On February 22, Mel Hsu ’13 and Josh Smith ’11 came together with a cohort of their friends—students and recent alumni—to play an intimate living room show on campus. Although the concert was ostensibly a Mel and Josh reunion, it also marked the official release of Hsu’s second album, Call Home the Crow, comprised of music written for her senior recital. Hsu and I agreed that instead of having an interview, we wanted to just talk as friends and have a conversation in the spirit of Hsu’s music: honest, slow, and maybe even vulnerable.
Mel Hsu: There’s just a lot in my head right now. At this point, I have no idea what to do next with this thing. But in a lot of ways, Wesleying seems more intimate than Facebook because it’s a community that I know, as opposed to this giant abyss.
Gabe: Which is why I thought we could just have this as a conversation. I have a few questions, and we can just abandon them as we go.
MS: I’m excited for the slow-going-ness of this. Right now I’m feeling really anxious, so I’m excited to have a slow-going conversation.
G: Let me pull this up in iTunes, because I put the new CD on my computer as soon as I got home from the living room concert, actually. The album is called Call Home the Crow, and it was your senior recital concert. Did you write each song individually, or did you the write the concert as one long piece?
MS: Let me think about this for a quick second. I feel as though it became more cohesive as the songs were written. When I began, I had no idea what was going to happen, and so it wasn’t a full work until probably the Monday before my recital.
If you’ve missed your favorite late-night Espwesso barista, you’ll be happy to hear that he’s now making waves as a Venture for America Fellow in downtown Las Vegas. Since the final VFA deadline (Monday, March 24th) is approaching rapidly, Jacob Eichengreen ’13 agreed to an interview about his post-graduation experiences, and the takeaway is honest and encouraging: “Life after graduation is uncomfortable,” but there’s great personal and professional growth to be found in taking risks and embracing discomfort.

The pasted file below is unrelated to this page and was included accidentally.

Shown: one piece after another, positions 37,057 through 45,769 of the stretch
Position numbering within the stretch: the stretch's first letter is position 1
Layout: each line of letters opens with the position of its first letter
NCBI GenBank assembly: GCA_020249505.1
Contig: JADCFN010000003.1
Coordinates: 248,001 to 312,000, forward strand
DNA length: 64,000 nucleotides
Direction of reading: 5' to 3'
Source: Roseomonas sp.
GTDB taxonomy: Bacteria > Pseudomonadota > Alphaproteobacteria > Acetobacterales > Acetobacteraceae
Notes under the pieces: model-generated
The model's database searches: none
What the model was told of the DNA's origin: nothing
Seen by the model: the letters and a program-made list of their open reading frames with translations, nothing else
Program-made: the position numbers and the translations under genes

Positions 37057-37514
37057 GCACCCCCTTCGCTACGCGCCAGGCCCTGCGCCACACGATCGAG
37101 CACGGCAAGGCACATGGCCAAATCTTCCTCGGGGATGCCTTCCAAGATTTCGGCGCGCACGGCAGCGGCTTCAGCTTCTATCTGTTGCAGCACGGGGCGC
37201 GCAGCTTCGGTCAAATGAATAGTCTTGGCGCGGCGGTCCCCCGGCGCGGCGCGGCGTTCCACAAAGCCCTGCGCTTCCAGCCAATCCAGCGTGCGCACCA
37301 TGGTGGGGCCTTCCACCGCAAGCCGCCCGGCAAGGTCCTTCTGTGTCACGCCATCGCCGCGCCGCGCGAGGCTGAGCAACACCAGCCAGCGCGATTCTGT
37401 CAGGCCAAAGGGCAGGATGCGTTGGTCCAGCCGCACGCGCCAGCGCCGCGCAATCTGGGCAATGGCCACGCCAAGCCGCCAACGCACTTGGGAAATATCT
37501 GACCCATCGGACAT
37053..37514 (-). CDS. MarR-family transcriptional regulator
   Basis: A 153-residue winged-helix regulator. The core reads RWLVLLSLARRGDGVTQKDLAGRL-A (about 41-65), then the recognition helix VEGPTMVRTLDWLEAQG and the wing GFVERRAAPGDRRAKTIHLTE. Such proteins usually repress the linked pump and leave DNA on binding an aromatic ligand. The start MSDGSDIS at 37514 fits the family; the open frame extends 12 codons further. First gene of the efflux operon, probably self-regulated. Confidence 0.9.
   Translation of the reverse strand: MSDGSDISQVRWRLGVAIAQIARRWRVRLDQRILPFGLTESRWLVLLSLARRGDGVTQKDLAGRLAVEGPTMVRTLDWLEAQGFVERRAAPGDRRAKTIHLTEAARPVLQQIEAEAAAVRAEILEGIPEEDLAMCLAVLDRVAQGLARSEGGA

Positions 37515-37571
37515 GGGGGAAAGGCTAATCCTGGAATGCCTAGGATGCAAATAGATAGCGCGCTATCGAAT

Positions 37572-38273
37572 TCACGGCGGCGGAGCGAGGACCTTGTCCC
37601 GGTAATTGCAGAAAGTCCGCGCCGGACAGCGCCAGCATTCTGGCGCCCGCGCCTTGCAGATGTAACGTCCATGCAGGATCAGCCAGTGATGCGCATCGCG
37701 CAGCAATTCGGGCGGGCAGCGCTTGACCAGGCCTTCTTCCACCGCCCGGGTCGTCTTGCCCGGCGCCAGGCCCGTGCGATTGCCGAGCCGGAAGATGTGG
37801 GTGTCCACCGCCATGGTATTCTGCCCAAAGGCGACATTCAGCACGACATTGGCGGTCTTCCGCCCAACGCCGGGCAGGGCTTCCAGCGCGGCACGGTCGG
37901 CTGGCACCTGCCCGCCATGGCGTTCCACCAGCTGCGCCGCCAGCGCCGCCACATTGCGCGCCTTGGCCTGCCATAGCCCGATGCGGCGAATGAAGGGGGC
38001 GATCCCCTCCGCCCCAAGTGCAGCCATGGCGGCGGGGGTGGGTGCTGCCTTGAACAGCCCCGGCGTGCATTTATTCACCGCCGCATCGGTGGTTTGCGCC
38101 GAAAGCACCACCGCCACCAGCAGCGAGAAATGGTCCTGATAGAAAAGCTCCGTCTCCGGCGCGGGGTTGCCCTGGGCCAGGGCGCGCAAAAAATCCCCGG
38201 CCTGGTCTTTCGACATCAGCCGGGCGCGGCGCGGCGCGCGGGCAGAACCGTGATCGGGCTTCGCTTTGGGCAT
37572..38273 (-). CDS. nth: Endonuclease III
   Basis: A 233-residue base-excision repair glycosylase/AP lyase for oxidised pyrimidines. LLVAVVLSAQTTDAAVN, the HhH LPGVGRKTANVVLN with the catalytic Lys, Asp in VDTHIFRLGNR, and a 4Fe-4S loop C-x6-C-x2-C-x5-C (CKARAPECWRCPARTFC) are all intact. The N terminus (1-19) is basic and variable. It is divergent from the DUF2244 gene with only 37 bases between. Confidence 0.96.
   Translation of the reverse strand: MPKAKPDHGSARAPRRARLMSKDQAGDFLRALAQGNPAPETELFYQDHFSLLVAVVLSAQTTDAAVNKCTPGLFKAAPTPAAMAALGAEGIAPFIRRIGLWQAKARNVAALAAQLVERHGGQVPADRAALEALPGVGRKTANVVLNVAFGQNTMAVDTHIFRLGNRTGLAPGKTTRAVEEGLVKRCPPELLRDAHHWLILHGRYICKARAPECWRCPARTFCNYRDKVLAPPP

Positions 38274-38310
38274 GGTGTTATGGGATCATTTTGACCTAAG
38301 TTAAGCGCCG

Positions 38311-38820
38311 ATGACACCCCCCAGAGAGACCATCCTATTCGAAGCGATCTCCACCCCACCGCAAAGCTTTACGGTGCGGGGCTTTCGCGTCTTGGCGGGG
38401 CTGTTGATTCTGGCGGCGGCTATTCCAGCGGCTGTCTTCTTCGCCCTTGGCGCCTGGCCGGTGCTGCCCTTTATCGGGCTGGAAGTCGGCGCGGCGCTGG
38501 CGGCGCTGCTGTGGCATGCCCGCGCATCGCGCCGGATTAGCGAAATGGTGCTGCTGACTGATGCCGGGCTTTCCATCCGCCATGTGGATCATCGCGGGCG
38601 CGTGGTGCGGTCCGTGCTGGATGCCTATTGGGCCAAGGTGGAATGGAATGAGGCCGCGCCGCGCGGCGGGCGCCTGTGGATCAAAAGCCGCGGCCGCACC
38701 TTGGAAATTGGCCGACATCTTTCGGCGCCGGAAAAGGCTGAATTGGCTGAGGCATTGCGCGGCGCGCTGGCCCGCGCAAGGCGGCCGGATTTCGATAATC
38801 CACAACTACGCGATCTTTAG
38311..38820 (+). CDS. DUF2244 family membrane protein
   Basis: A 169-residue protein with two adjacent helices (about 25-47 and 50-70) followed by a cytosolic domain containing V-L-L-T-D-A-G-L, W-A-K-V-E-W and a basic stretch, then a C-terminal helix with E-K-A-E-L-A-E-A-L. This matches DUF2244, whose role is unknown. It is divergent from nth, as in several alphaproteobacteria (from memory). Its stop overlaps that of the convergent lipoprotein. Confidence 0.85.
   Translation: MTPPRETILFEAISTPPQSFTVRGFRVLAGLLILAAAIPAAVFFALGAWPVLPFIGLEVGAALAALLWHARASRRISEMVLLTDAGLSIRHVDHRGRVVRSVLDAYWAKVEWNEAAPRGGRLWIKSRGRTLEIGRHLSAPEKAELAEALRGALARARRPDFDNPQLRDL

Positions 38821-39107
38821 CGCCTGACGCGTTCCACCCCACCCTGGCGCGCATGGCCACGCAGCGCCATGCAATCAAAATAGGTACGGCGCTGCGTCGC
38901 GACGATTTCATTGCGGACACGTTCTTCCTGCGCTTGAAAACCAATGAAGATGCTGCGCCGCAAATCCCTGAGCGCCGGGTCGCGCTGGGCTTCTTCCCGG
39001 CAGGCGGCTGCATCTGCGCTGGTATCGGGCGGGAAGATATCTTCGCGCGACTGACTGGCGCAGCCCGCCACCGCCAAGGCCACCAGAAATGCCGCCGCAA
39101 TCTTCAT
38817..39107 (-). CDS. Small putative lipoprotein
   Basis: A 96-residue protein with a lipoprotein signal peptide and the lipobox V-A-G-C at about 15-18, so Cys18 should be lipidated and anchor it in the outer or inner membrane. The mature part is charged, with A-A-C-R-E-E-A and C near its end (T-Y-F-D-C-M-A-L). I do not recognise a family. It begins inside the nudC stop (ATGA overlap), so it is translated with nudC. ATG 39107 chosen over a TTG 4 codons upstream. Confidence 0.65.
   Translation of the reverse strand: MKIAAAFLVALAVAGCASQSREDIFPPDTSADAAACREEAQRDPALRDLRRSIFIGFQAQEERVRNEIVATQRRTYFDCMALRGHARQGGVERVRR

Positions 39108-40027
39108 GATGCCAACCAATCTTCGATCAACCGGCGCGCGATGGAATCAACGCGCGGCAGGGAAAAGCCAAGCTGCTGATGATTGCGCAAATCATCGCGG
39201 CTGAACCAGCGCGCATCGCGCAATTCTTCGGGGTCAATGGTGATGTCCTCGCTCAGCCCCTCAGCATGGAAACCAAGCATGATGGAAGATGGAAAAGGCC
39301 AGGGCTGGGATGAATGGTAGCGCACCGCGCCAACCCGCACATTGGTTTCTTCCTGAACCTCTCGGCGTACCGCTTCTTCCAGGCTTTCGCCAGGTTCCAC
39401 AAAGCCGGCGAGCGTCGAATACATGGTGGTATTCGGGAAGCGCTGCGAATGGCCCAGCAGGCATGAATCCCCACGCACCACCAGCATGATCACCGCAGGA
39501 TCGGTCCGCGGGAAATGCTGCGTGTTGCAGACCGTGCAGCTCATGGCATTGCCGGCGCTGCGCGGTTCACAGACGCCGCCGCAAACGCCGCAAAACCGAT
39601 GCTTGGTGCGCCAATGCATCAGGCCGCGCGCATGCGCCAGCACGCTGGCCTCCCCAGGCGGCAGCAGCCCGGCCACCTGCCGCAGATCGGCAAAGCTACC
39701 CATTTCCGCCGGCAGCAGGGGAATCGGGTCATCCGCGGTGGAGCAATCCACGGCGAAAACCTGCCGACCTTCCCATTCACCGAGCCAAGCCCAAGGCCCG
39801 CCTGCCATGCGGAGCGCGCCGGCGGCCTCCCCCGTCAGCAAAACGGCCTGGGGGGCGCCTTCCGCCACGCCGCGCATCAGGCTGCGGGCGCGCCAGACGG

For more information on risk-taking and growth with VFA, contact Jacob at jacob.eichengreen[at]gmail[dot]com or the campus ambassador at scapron[at]wesleyan[dot]edu.
What sparked your interest in VFA and what led you to choose the fellowship over other options you had during your senior year?
I chose VFA early on. I did the second Selection Day and it was one of those things where the more I went through the process, the more I started focusing on VFA and the less I was focusing on everything else. Lauren Gill actually gave me a cold call at some point senior year and I was a huge jerk and hung up on her. She then emailed me and said that Josh Levine ’12 had put my name down as someone who would find the program interesting. We ended up having a good conversation and I said okay, I really respect Josh, let’s just see what happens.
“It’s almost like being a freshman again.”
Nothing says “welcome home” like a polar vortex.
We’re back. You’ve spotted us at Usdan. You’ve done a double take on your way to class. You’ve drunkenly accosted us at a party and asked that question that has no easy answer:
“HOW WAS YOUR SEMESTER ABROAD?”
As you’ve quickly found out, some us of haven’t quite found the words to fit an entire semester into a sentence. How could we? Going abroad is unreplicable. It’s complicated. It’s contradictory. Sometimes it actually feels like a Taylor Swift song: after living in Europe for four months, I can report that I have actually felt happy, free, confused and lonely at the same time.
After I provide some kind of satisfactory answer to describe my semester abroad, I’ve often found that people ask a second question:
“HOW DOES IT FEEL TO BE BACK AT WES?”
Sometimes this is a harder query than the first. Most of us have some kind of response prepared to illustrate our experience or a go-to anecdote about our time abroad. But after making our home on another continent it’s difficult to pinpoint how it feels to be back in America, and more specifically back at the institution that launched us into the world in the first place. To get a sense of how others are feeling about the re-orientation process, I interviewed some other globe-trotting Weskids. Below are our best attempts to describe coming home.